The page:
On Sunday I went pheasant hunting in Speonk on a private, 250-acre farm. This was my first time hunting for anything in my entire life and I found it to be a really enjoyable experience.
In terms of how you feel the entire time, it’s very similar to going fishing. You feel extremely connected to nature and your senses are highly elevated. The air smells sweeter, and you can here all of the sounds around you at an elevated level. I can remember vividly hearing the crunch of the land beneath my feet, the sound of my breath inhaling and exhaling, and the clarity of my mind and vision.
The setting on Long Island for hunting is absolutely beautiful. Sunday morning was crisp and cold, and there is something very spiritual about walking through the woods on a hunt, I’m not sure how I can describe it any other way. For me, this was the best part of the experience, just the walk through the woods armed with a gun and tuning into nature. Once I fired a shot, all of the fun sort of stops, and you I found myself looking forward to going back to the actual search for birds.
I was with four people, one of which was my friend Steve Curry, a financial adviser at Gilford Securities in Westhampton Beach, and who invited me on the trip. Steve and his dog Lola, are seasoned hunters, and the connection between he and his dog was remarkable to me. He seemed to constantly know exactly what his dog was thinking and when she was on the scent of a bird.
Essentially what happens is when a dog finds a bird, she drives it up into the air, and the hunters in the field aim and fire. In my mind I thought this was going to be an extremely easy thing to do, but in practice, this is EXTREMELY difficult. You only get a few seconds to target this bird and fire. And when a bird does fly up, your mind goes into a complete predatory state. Your vision gets clear, and you become extremely aware of where the other hunters are, where the dog is, which direction into the wind the bird is flying, where you are going to place your shot, and where you anticipate the bird is going to fly. Out of six opportunities to hit a bird, I only shot one, and I think of myself as a good shot when shooting skeet. When the birds fly up, it adds a whole other dimension of challenge.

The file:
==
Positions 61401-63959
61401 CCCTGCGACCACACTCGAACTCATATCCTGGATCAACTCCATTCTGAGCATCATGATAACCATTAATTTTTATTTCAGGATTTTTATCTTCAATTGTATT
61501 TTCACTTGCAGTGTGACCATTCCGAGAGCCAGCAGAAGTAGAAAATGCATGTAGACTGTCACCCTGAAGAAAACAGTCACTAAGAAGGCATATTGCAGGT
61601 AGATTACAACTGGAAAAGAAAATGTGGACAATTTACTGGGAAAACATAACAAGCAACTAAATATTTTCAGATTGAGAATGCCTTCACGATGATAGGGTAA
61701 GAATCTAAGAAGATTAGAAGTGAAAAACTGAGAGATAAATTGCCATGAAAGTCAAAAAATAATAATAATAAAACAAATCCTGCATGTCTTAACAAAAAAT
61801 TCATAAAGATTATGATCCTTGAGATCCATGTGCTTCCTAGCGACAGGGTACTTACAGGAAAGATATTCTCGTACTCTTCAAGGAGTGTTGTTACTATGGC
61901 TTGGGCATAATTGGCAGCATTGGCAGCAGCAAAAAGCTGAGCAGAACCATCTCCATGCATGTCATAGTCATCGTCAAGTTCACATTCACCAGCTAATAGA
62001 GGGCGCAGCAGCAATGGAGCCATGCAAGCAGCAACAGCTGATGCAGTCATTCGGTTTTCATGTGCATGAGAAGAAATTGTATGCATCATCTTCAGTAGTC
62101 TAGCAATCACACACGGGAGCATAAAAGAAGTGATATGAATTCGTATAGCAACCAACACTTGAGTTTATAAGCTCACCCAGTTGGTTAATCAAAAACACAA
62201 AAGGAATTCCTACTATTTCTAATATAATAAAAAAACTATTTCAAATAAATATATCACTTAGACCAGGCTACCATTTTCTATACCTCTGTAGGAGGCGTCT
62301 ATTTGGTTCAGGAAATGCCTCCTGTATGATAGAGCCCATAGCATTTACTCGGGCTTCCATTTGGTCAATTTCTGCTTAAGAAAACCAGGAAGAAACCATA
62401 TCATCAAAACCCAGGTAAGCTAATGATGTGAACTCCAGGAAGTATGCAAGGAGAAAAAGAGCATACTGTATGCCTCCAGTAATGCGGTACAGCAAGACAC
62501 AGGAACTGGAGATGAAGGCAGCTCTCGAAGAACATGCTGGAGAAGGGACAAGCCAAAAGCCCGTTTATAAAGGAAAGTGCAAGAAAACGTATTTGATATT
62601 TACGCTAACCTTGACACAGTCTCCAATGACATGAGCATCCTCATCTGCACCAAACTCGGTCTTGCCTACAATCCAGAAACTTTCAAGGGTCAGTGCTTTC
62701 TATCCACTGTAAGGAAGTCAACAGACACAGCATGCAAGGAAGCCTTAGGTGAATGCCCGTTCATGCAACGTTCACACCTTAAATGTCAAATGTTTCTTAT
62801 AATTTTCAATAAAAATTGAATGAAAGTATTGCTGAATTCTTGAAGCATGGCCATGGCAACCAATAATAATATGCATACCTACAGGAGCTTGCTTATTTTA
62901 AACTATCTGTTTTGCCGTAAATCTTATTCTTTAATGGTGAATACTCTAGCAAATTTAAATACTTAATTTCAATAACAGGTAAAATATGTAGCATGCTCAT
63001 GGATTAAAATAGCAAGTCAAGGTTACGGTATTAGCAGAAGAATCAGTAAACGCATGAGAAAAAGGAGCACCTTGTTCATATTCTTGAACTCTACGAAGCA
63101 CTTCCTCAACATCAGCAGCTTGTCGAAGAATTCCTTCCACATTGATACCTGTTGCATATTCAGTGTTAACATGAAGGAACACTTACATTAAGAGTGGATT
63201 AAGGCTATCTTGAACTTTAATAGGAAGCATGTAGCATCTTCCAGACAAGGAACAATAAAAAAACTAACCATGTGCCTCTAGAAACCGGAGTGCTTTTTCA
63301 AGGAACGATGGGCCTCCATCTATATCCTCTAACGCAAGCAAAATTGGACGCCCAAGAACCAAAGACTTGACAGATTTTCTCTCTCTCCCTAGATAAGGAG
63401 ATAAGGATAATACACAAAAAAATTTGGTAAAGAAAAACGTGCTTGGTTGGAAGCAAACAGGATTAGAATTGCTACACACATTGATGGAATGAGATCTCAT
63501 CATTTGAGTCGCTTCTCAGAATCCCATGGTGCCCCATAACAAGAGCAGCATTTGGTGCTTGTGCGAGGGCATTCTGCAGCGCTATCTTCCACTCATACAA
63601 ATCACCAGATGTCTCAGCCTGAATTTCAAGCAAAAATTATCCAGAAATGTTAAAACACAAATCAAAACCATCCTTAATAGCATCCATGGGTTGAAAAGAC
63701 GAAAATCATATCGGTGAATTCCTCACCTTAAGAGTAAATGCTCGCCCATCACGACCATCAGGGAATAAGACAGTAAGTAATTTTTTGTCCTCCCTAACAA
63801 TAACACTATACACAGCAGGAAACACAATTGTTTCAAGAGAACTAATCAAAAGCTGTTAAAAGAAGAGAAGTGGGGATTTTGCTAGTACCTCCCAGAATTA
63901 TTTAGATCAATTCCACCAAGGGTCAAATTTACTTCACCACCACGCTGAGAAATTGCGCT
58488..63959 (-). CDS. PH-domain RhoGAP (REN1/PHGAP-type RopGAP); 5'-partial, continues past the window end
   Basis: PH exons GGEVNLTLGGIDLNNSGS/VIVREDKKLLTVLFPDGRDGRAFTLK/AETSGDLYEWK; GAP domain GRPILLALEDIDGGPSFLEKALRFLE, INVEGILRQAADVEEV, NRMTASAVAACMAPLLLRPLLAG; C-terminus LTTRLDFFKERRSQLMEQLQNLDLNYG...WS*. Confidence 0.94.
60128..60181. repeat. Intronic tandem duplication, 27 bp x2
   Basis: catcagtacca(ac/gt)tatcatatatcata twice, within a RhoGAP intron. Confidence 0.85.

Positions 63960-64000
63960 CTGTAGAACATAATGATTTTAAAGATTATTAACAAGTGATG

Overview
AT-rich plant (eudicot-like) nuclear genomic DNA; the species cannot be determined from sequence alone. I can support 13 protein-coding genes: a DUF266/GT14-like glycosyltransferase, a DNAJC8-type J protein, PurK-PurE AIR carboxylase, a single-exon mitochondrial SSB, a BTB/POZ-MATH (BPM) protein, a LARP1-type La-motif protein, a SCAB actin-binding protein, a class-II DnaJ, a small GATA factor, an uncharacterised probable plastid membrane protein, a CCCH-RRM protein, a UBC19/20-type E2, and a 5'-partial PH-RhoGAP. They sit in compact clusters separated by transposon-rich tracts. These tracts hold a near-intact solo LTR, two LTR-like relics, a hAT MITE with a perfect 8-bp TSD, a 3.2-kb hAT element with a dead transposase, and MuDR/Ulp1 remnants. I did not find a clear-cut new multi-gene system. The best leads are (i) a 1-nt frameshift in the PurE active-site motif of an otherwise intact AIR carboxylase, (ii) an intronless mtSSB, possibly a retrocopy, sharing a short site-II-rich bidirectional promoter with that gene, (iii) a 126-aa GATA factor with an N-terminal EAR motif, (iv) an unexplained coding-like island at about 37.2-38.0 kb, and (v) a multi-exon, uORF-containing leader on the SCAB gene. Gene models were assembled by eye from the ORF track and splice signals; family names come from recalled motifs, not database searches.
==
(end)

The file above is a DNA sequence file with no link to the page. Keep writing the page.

I didn’t feel good about killing a bird, much like a don’t feel good about killing a fish when I fish. So I always make a point to the fish that I catch when I go fishing, and I decided that hunting would be no different. So after the hunt, we planned on eating the birds that we shot for dinner. That’s just my personal rule for myself.
I’m sure there are going to be a lot of people reading this that don’t think hunting is a good thing. I completely disagree. I’d really like to hear in the comments below what your personal take is on the sport. I think it is an absolutely wonderful thing to do, especially during the winter time when you really can’t do any of the outdoor activities that are so available in the summer time. And there is no skiing out here on Long Island, so for me, it’s a wonderful way to get outdoors and really get connected with nature.
Below is a video I filmed of the experience on my iPhone. I don’t have any footage of the shooting, but it gives you an idea of what it is like.